Here are the pros and cons of a DBA filing: 

Pros

It’s generally best practice to establish a separate business bank account from your personal bank account. To do so, you’ll need a federal tax ID number, or an Employer Identification Number (EIN). Sole proprietorships and general partnerships not registered with the state lack an EIN. You can solve this problem by filing for a DBA name.

  • Easier to complete business transactions 

In some cases, a client or partnership might require you to have a DBA name to complete a deal. Additionally, some business lenders might require that you have a business trade name before approving your business for any funding.

  • Maintaining legal protection

The primary benefit of establishing an LLC or incorporating your business is the protection of your personal assets. If you go by a name that’s different than what’s stated on your incorporation documents ⁠⁠— for instance dropping the “LLC” ⁠⁠— those legal protections won’t hold. A DBA name keeps you protected.

  • Adaptable to business changes 

Your business model will adjust over time, and a DBA name affords you the flexibility to refine your brand and match any product or service changes you make now or in the future. You’ll also have the flexibility to establish multiple micro-brands under the same LLC or corporation umbrella to better reach your target market.

Quote: Registering as a DBA helps sole proprietors get a federal tax ID number.

Cons

  • Added paperwork and fees

Submitting a request for a DBA name is an additional filing. That means paperwork and fees. Depending on your state’s DBA filing requirements, you may need to register your DBA in each county where you operate. All of this equates to multiple filing and renewal fees.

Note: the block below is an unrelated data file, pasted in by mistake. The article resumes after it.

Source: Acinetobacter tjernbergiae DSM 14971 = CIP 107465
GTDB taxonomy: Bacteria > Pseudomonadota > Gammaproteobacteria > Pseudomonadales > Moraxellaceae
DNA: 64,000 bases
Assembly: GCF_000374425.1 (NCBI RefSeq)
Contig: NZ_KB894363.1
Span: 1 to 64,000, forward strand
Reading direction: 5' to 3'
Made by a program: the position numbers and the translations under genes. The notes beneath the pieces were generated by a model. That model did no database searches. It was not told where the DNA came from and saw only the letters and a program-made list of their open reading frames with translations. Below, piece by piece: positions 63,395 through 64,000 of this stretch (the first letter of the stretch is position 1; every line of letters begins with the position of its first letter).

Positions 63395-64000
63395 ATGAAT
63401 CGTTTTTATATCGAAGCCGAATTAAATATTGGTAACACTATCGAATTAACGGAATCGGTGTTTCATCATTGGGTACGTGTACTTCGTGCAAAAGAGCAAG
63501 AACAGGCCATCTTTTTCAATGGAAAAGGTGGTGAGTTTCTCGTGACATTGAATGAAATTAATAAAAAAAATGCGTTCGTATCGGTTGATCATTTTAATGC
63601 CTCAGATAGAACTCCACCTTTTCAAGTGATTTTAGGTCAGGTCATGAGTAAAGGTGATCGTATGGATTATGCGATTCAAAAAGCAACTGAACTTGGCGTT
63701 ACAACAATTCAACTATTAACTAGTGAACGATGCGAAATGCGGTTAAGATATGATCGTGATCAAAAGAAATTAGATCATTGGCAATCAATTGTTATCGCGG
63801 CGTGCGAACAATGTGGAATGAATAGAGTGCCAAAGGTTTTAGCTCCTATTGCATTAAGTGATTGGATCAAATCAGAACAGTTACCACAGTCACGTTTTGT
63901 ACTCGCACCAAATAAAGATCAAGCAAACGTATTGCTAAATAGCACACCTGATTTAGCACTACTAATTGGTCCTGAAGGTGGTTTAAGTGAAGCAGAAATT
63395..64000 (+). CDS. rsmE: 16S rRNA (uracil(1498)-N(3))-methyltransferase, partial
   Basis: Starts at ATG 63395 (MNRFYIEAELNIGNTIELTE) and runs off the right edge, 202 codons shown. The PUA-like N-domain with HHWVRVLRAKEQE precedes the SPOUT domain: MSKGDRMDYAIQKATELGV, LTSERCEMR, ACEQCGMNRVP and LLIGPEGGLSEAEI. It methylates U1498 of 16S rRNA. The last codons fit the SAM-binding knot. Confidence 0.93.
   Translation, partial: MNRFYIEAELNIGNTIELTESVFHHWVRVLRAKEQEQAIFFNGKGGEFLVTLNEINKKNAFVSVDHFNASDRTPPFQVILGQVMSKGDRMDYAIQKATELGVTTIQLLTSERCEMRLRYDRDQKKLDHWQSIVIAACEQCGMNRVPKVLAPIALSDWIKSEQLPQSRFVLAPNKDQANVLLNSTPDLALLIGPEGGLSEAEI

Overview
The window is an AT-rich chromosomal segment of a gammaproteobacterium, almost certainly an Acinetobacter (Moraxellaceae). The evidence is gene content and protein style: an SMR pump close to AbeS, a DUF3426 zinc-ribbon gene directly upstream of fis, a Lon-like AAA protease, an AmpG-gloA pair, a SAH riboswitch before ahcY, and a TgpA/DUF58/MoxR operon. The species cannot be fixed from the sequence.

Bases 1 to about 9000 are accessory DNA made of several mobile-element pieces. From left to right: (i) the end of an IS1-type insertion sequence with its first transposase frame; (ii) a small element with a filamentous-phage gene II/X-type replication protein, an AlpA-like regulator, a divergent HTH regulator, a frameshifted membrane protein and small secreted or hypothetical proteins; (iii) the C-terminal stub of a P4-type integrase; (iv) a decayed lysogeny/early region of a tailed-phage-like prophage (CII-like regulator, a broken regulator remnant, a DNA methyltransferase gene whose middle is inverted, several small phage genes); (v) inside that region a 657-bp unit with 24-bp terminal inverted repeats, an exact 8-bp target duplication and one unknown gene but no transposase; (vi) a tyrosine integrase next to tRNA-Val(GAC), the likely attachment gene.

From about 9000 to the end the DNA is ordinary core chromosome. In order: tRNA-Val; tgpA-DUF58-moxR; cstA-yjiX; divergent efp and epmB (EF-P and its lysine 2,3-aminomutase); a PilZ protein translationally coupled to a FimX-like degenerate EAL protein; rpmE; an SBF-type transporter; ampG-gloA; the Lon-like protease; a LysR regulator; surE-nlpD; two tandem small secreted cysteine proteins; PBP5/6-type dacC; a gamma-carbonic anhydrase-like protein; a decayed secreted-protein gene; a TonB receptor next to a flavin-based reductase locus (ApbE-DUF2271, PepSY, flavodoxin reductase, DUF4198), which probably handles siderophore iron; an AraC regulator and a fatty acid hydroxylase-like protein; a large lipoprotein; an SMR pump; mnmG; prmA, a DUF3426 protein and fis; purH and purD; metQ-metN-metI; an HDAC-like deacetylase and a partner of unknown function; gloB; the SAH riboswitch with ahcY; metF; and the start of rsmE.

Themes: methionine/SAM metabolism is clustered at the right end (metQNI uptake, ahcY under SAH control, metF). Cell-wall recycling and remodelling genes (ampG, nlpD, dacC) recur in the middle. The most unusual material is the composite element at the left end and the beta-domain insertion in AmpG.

• Shared liability 

A DBA name allows your company to operate under various names, legally. In other words, your various ventures are all under one roof ⁠⁠— and so is the liability.

For example, the owner of Pat’s Hats incorporated and set up separate DBA names to market various lines of sports apparel. If a customer files a lawsuit against Pat’s Shoes, a judgment against the business could end with assets seized not just from the registered DBA name, Pat’s Shoes, but from all DBA names under the “Pat’s Hats” umbrella.

Construction vehicles and equipment put large letters spelling "Brand" in place in this concept illustration of brand building.

Quote: Corporations and limited liability companies (LLC) aren't required to file a DBA.

How to Get a DBA Name

Creating a DBA filing is an easy ⁠and relatively inexpensive way ⁠⁠to register a DBA name.

Let’s break down the process. 

1. Discover your state’s registration requirements

A DBA filing typically goes to a local or county agency. However, some states require a filing with a state agency instead of – or in addition to – the county. You can call or check the websites for your secretary of state or county clerk’s office to get a clear picture of what’s required, including renewal terms. 

2. Complete the required forms

Acquire and complete all of the necessary forms to register your business trade name. Some states or counties may have the forms available online, which you can download and fill out. 

3. File your DBA forms well ahead of your business’s opening

File your completed forms, with the appropriate state or county agency and pay the required fees. It can take anywhere from 1-4 weeks to receive approval for your DBA name, so it’s best to file 30-60 days before your business’s opening day.

4. Publish a notice, if required

Some states and counties require you to publish with a local newspaper, thereby creating a public record of the DBA filing.

An illustration of a hand reaching out to sign a contract or other legal document.

Jon Steiert is a content writer focused on making business and financial information accessible to any business owner. He’s always on the lookout for fascinating stories that just haven’t been told properly.